Finishing college and entering the workforce can be a crazy transition to make. You’ll go from being a full-time student to working a 9-5, earning money, building a career, and needing to make professional moves. Naturally, this can be pretty daunting.
However, just because it seems overwhelming, doesn’t mean it has to be a negative experience! If you’re starting your very first job and you’re looking for a little guidance on how to handle things, here are ten tips that you can use and learn from to benefit you throughout your whole career.
- Embrace the Learning Curve
First of all, accept and embrace the fact that when you start your first job, or any new job, you’ll have a lot to learn! You won’t know much about your role, the industry, what’s expected of you, etc. However, not knowing something is just another opportunity to learn!
Embrace learning both in and out of the office. Read a workplace blog like Office Topics, talk to colleagues and mentors you trust, and approach all your tasks with a willingness to learn and ask questions.
- Understand Workplace Culture
Something you’ll get to know over the course of your career is that every workplace has its own culture and dynamic, and that this aspect is a really crucial factor – pivotal to your success and enjoyment of your job.
You’ll need to make sure that you make the effort to understand and adapt to any company culture you encounter. This means paying attention to communication styles, dress codes, and both the formal and informal codes and regulations within your workplace. When you understand and can adapt to these, you’ll be able to fit in easier.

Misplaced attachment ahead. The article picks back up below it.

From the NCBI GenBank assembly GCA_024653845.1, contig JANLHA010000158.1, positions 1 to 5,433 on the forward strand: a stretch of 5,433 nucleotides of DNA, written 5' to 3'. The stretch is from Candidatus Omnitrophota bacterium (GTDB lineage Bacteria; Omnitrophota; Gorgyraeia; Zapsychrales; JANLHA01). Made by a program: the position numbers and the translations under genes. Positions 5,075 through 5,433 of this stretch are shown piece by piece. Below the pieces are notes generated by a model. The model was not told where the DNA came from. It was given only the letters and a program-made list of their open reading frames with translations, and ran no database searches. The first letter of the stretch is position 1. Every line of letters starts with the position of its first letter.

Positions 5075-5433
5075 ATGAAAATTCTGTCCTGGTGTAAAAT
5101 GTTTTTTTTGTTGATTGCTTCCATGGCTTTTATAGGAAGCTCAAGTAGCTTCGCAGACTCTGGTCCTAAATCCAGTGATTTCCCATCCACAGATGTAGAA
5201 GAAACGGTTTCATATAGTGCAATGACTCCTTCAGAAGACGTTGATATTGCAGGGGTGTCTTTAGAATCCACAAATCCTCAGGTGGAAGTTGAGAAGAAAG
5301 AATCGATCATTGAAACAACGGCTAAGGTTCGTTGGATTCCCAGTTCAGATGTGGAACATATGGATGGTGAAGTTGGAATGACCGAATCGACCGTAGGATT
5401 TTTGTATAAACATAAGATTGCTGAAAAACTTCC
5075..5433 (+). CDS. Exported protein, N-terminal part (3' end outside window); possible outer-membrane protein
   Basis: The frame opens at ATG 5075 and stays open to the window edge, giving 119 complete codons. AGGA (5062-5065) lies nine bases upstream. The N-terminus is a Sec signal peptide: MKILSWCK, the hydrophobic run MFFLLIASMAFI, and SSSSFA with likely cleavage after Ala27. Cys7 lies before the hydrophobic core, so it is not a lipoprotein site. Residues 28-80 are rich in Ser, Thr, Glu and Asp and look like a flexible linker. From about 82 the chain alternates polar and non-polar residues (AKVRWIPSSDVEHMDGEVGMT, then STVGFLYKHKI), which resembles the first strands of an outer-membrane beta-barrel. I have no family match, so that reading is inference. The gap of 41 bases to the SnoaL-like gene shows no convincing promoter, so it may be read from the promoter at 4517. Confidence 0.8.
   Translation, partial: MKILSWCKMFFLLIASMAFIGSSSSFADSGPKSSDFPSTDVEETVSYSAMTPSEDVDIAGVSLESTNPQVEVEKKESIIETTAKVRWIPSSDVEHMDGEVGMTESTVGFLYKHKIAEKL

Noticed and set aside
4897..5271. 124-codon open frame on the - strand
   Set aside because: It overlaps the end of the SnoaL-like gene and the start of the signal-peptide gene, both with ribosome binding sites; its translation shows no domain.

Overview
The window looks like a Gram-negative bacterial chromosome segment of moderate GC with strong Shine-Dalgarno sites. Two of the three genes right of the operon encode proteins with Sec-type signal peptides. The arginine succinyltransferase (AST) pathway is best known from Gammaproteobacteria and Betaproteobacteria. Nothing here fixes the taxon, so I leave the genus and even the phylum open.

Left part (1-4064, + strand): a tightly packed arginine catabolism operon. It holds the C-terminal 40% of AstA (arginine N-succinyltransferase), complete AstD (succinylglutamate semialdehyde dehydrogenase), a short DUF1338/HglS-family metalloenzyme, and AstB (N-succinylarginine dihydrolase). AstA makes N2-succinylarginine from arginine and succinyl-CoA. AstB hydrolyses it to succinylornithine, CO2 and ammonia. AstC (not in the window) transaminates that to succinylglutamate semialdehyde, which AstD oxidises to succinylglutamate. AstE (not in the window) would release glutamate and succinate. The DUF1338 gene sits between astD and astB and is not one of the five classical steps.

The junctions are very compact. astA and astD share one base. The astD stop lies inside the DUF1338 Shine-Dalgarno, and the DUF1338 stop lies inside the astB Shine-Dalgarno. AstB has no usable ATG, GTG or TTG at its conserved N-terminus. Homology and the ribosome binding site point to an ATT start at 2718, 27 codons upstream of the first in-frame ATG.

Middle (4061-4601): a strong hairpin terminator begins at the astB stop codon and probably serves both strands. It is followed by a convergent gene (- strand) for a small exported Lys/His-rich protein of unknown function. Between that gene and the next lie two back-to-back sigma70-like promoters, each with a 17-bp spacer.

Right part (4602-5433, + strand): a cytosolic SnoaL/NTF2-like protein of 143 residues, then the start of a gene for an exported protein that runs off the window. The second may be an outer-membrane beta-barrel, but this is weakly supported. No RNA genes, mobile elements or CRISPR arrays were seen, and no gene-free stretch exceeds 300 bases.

- Manage Your Time Wisely
Working a 9-5 requires a different set of time management skills that college does. When you’re in college, your time is more your own – whether or not you attend classes or hand in your assignments on time really only impacts you.
However, when you work for someone else, showing up for meetings and making sure you meet deadlines is pivotal for the company’s overall success. This means you’re going to need to set priorities, write to-do lists, and make sure you stay on top of everything that comes your way.
- Embrace Constructive Feedback
You’ll soon find that any criticism at work can be a hard pill to swallow. However, feedback is essential for your growth and will only benefit you in the long run!
When you’re offered constructive feedback, be grateful for the assistance and take it to heart so that you can learn from it. However, make sure to identify negative criticism that’s more of a personal attack than constructive feedback from anyone in your team, and discuss it with those in charge.
- Remember Communication is Key
Learning to communicate in business and on a professional level is a key skill that you’ll need for the rest of your life.
Observe how your team members and colleagues communicate with one another, with the higher-ups in the company, and with clients and customers. Learn from their communication styles, and practice your own active listening and clear speaking. Making sure that you’re communicating your thoughts, ideas, and needs clearly is pivotal for professional success.